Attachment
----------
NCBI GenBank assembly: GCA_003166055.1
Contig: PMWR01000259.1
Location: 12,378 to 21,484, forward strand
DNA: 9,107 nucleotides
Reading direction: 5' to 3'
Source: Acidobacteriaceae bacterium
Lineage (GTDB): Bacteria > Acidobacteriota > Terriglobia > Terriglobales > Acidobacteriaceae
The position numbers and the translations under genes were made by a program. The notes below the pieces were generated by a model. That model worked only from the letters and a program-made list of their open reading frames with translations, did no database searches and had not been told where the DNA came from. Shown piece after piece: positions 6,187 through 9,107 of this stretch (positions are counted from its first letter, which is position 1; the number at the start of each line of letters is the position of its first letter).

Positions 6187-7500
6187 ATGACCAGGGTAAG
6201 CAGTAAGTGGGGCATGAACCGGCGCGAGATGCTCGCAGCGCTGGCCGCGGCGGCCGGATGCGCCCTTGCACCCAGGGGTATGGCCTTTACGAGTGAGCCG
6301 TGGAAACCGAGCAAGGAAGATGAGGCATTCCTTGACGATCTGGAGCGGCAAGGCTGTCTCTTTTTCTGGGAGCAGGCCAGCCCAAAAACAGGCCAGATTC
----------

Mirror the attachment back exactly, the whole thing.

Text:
NCBI GenBank assembly: GCA_003166055.1
Contig: PMWR01000259.1
Location: 12,378 to 21,484, forward strand
DNA: 9,107 nucleotides
Reading direction: 5' to 3'
Source: Acidobacteriaceae bacterium
Lineage (GTDB): Bacteria > Acidobacteriota > Terriglobia > Terriglobales > Acidobacteriaceae
The position numbers and the translations under genes were made by a program. The notes below the pieces were generated by a model. That model worked only from the letters and a program-made list of their open reading frames with translations, did no database searches and had not been told where the DNA came from. Shown piece after piece: positions 6,187 through 9,107 of this stretch (positions are counted from its first letter, which is position 1; the number at the start of each line of letters is the position of its first letter).

Positions 6187-7500
6187 ATGACCAGGGTAAG
6201 CAGTAAGTGGGGCATGAACCGGCGCGAGATGCTCGCAGCGCTGGCCGCGGCGGCCGGATGCGCCCTTGCACCCAGGGGTATGGCCTTTACGAGTGAGCCG
6301 TGGAAACCGAGCAAGGAAGATGAGGCATTCCTTGACGATCTGGAGCGGCAAGGCTGTCTCTTTTTCTGGGAGCAGGCCAGCCCAAAAACAGGCCAGATTC